5.  November 27, 1988: Sabres 7, Flyers 3 at Memorial Auditorium -- Paul Holmgren's first year as head coach featured this game, the final piece to a 1-9-1 slide which pulled his club into the dregs of the Patrick Division. Ahead 3-2 after two periods, the game exploded in Philly's faces, as Buffalo scored five times in the final 20 minutes to steal a victory. Two days later, the first head to roll became Peter Zezel, who struggled for the better part of a year and a half, dealt to St. Louis for reclamation project Mike Bullard.

4.  March 19, 1988: Penguins 7, Flyers 0 at Capital Centre -- The first signs that Pittsburgh was about to break from its decade-long doldrums came early in this season, when it was able to swing a deal to bring Paul Coffey over from Edmonton. The second, was that Mario Lemieux started inflicting some serious damage on his tormentors from Southeastern PA. In the final Steel City contest of four between the teams in 1987-88, the Pens laid a hurting down on the visitors. The seven-goal margin marks the largest for Pitt against the Flyers in their 45-year rivalry, and this game still stands as the largest shutout loss by the club in Western PA.

3.  November 21, 1982: Capitals 10, Flyers 4 at Capital Centre -- In its eighth year of existence, Washington had yet to snag a playoff berth, and only snapped a long winless slide in Philadelphia the previous December. To this point, the Caps had only scored as many as six goals against the Orange and Black on one occasion in the previous 30 meetings, so this double-digit explosion came as quite a shock. But it wasn't when you consider Philly committed a whopping 22 penalties, and the Capitals pumped five power-play goals past Rick St. Croix, who stopped 29-of-39 shots in the blowout. Dennis Maruk totaled three goals and three assists, and AHL journeyman Tim Tookey also added a trifecta.

2.  January 2, 1981: Jets 4, Flyers 3 at Winnipeg Arena -- Only 10 days earlier, the second-year NHL entry from Winnipeg managed to halt a league-record 30-game winless streak (0-23-7) by beating the Colorado Rockies. After three more losses, Winnipeg managed to pick up its third win of the year against Pat Quinn's club -- one which went 11-0-2 earlier in the season and only lost three games from mid-October to mid-December. A four-goal first period was enough to hand the fearsome Flyers, who were tied for the second-best record in the NHL behind the Islanders, an embarrassing loss. Doug Smail, Willy Lindstrom, Dave Christian and Thomas Steen beat St. Croix, and Pierre Hamel stopped 36 pucks. It was the most glaring defeat in a season-worst 1-5-2 stretch.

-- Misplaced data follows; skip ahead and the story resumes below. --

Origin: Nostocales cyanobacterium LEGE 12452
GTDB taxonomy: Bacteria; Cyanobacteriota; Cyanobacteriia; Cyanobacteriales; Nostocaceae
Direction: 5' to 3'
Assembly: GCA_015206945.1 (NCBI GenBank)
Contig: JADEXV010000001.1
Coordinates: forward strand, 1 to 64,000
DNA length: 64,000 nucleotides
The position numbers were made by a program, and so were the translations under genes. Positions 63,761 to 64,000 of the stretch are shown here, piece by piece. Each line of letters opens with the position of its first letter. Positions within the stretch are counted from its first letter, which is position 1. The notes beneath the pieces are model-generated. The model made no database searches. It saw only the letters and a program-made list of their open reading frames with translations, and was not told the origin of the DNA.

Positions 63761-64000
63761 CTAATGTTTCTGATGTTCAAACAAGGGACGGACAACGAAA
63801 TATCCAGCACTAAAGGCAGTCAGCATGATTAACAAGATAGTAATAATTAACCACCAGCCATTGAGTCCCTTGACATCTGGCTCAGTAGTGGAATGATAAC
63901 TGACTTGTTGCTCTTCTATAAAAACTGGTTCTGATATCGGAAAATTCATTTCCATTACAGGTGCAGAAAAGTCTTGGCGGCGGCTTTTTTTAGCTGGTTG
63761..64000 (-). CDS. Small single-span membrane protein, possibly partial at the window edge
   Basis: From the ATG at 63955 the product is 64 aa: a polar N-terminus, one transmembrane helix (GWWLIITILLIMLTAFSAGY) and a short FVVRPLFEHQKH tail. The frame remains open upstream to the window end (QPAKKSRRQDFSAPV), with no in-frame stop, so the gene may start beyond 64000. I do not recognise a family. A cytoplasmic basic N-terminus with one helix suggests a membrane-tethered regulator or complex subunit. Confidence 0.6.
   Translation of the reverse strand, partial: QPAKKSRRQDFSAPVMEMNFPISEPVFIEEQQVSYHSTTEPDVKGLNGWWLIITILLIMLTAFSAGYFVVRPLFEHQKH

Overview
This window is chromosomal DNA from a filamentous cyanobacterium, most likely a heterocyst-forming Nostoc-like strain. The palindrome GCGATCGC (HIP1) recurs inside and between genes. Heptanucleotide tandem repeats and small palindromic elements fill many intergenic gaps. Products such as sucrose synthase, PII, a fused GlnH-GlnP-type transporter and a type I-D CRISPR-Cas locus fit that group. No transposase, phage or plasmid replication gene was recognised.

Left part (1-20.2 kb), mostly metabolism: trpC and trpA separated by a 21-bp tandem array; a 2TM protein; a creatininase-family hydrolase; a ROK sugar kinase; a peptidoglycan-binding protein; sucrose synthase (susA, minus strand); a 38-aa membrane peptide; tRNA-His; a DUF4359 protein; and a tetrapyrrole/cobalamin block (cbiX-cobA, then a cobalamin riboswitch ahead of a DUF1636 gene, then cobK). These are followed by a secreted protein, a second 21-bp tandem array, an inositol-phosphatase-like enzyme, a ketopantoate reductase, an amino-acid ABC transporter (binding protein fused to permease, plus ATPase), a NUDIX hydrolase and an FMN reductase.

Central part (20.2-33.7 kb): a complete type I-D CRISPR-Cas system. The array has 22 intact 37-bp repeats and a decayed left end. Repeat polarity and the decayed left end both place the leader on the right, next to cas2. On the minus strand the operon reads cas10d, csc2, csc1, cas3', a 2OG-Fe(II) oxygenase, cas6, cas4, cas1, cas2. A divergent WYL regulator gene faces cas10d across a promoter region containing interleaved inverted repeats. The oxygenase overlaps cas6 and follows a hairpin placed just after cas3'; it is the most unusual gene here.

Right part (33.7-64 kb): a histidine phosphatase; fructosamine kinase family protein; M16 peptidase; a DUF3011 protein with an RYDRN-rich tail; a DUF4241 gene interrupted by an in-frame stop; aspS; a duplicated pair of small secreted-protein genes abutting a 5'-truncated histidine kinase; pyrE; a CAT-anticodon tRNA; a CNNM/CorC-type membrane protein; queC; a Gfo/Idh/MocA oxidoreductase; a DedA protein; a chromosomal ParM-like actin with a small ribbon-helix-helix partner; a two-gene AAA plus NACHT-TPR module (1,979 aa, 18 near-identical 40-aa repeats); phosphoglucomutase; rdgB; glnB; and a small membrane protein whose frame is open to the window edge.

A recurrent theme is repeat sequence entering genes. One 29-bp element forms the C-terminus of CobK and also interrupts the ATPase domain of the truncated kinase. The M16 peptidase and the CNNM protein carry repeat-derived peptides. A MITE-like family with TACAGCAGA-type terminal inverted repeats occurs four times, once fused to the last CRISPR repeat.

1.  October 27, 1981: Canadiens 11, Flyers 2 at the Forum -- There are easier ways to see an unbeaten streak end than a nine-goal blowout loss on the road to one of your rivals from the previous decade. Still, the Flyers chose to do many things the hard way during the entire turbulent 1981-82 season. After setting a still-standing club record by going eight games without a loss (7-0-1) from the start of the year, it all exploded in a span of 20 minutes. The Habs chased starter Pete Peeters before the first period was over, jumping out to a 6-0 lead after one period and didn't take their foot off the accelerator. A grinder of the late 80's and early 90s for Philadelphia, Keith Acton was once a scoring winger and recorded a hat trick in the rout. Steve Shutt and Mario Tremblay added two goals each.

The game set several dubious records: most goals scored by Montreal against Philadelphia in one game, largest margin of victory for either side against the other, worst loss by the Flyers on the road against any other NHL club.

Be sure to stay tuned to the Phanatic for the next in the series, top Flyers goaltending performances (non-Parent division).